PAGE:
against whom a judgment for affirmative relief is sought has
failed to plead or otherwise defend, and that failure is
shown by affidavit or otherwise, the clerk must enter the
party's default." Fed.R.Civ.P. 55(a). Thereafter,
the movant can apply to the court for a default judgment.
Fed.R.Civ.P. 55(b)(2). "The threshold issue in opening a
default judgment is whether a meritorious defense has been
asserted." Hritz v. Woma Corp., 732 F.2d 1178,
1181 (3d Cir. 1984). "[A] meritorious defense is
presumptively established when the 'allegations of
defendant's answer, if established on trial would
constitute a complete defense to the action.'"
Id. (citation omitted).
considering a motion for default judgment, a court must
exercise sound judicial discretion. See Harad v. Aetna
Cas. & Sur. Co., 839 F.2d 979, 982 (3d Cir. 1988).
The Third Circuit has identified three factors courts should
consider when weighing whether to enter a default judgment:
"(1) whether the party subject to default has a
meritorious defense, (2) the prejudice suffered by the party
seeking default, and (3) the culpability of the party subject
to default." See Doug Brady, Inc. v. N.J. Bldg.
Laborers State Wide Funds, 250 F.R.D. 171, 177 (D.N.J.
2008) (citing Emcasco Ins. Co. v. Sambrick, 834 F.2d
71, 73 (3d Cir. 1987)). The ultimate decision whether to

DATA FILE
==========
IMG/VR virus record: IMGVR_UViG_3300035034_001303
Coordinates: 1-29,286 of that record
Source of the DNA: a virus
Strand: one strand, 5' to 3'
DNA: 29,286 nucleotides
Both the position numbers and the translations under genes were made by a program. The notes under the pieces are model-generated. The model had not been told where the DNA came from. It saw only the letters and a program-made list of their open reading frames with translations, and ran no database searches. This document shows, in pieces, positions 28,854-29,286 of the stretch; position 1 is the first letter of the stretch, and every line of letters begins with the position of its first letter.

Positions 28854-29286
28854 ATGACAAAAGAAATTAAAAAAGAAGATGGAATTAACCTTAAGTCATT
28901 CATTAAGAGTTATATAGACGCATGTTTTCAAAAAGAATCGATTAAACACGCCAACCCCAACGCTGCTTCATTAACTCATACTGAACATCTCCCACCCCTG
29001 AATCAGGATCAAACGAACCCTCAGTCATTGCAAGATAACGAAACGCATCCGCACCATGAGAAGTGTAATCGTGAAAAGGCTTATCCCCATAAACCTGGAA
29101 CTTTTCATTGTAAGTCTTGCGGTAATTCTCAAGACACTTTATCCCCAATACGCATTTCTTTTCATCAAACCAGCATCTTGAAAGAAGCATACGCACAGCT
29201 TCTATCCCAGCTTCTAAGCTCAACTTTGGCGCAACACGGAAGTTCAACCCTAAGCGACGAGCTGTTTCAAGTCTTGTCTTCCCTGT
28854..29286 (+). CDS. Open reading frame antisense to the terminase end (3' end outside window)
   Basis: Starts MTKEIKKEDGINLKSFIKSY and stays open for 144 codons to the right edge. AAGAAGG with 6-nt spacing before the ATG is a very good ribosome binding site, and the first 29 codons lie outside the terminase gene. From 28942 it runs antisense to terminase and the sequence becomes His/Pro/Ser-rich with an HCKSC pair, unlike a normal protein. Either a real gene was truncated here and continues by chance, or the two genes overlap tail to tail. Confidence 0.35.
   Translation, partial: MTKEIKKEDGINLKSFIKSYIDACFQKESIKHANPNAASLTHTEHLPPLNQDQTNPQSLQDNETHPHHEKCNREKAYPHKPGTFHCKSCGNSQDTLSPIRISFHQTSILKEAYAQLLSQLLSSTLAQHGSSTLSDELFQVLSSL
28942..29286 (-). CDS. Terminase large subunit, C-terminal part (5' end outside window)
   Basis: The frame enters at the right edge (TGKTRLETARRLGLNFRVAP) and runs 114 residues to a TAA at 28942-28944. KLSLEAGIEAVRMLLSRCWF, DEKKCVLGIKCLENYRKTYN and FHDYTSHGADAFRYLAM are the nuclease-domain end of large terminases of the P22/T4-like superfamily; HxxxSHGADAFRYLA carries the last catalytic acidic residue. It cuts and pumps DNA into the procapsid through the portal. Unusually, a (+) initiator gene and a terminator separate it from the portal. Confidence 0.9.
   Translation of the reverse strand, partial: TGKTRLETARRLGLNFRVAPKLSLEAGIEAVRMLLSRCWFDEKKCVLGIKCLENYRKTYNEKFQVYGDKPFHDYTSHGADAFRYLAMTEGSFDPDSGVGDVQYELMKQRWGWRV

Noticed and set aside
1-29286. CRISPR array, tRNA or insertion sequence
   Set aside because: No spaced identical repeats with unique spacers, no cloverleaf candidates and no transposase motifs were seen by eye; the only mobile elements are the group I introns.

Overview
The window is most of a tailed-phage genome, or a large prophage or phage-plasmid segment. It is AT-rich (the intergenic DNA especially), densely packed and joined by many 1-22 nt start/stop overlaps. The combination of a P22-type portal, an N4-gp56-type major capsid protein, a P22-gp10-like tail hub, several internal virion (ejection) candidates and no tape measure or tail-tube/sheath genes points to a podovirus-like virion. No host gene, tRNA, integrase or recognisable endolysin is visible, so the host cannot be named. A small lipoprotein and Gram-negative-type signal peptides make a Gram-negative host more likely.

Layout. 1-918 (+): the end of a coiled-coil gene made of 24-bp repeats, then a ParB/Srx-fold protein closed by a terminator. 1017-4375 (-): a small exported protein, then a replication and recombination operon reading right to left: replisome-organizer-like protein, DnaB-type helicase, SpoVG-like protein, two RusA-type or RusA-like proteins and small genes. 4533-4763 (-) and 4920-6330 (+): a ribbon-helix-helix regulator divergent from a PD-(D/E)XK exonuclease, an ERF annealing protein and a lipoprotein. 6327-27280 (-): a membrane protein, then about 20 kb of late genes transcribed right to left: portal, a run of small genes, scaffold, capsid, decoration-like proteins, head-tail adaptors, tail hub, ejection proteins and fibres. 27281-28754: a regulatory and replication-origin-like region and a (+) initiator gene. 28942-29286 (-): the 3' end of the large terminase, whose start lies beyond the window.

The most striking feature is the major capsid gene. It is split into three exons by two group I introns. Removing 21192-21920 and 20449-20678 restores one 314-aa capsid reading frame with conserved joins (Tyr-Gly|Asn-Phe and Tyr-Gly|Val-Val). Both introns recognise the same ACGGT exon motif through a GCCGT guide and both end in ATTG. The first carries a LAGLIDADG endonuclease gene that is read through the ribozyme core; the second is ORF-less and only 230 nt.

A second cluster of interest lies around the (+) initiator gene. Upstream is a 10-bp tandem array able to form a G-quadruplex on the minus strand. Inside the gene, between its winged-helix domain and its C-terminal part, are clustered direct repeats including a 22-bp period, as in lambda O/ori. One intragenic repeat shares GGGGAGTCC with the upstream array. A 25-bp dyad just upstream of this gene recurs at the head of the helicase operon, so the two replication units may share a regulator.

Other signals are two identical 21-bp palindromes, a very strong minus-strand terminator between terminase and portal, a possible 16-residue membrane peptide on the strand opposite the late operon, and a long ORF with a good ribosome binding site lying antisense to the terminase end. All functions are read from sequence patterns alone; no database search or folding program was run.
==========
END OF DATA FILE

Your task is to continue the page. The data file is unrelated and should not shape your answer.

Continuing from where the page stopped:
enter default judgment in any given case "is left
primarily to the discretion of the district court."
United States v. Cardona, No. CIV. A. 09-374 (JAG),
2009 WL 2381758, at *1 (D.N.J. July 31, 2009) (collecting
"[d]efault establishes the defaulting party's
liability for the well-pleaded allegations of the
complaint." Pflugfeder v. Burns, No. CV 16-1963
(JBS-AMD), 2016 WL 6561555, at *l (D.N.J. Nov. 2, 2016)
(citations omitted). Default does not, however, establish
liability for the amount of damages claimed by the plaintiff.
Flaks v. Koegel, 504 F.2d 702, 707 (2d Cir.1974)
("While a default judgment constitutes an admission of
liability, the quantum of damages remains to be established
by proof unless the amount is liquidated or susceptible of
mathematical computation."). "The district court
must instead conduct an inquiry in order to ascertain the
amount of damages with reasonable certainty." Credit
Lyonnais Sees. (USA), Inc. v. Alcantara, 183 F.3d 151,
155 (2d Cir.1999). "Courts have wide discretion in
determining appropriate statutory damage awards."
Innovative Sports Mgmt., Inc. v. Perez, No. CV
19-12849 (SRC), 2019 WL 6167954, at *4 (D.N.J. Nov. 20, 2019)
(citing Broad. Music, Inc. v. Crocodile Rock Corp.,
634 Fed.Appx. 884, 885 (3d Cir. 2015); see also Jones v.
Winnepesaukee Realty, 990 F.2d 1, 4 (1st Cir.1993).
determining the amount of damages, the district court may
conduct a hearing pursuant to Fed.R.Civ.P.
55(b)(2). The court is not required to do so,
however, "as long as it ensure[s] that there [is] a
basis for the damages specified in the default
judgment." Transatlantic Marine Claims Agency, Inc.
v. Ace Shipping Corp., 109 F.3d 105, 111 (2d Cir.1997).
threshold requirements for entry of a default judgment are
met. As discussed above, the Court has jurisdiction over this
action because Plaintiff asserts claims arising under federal
law (see 28 U.S.C. § 1331; 28 U.S.C. §
1367); service of process was properly effectuated
(see ECF No. 4); no Defendant has answered or
otherwise responded to the Complaint; and default has been
entered by the Clerk against Defendants. Joe ...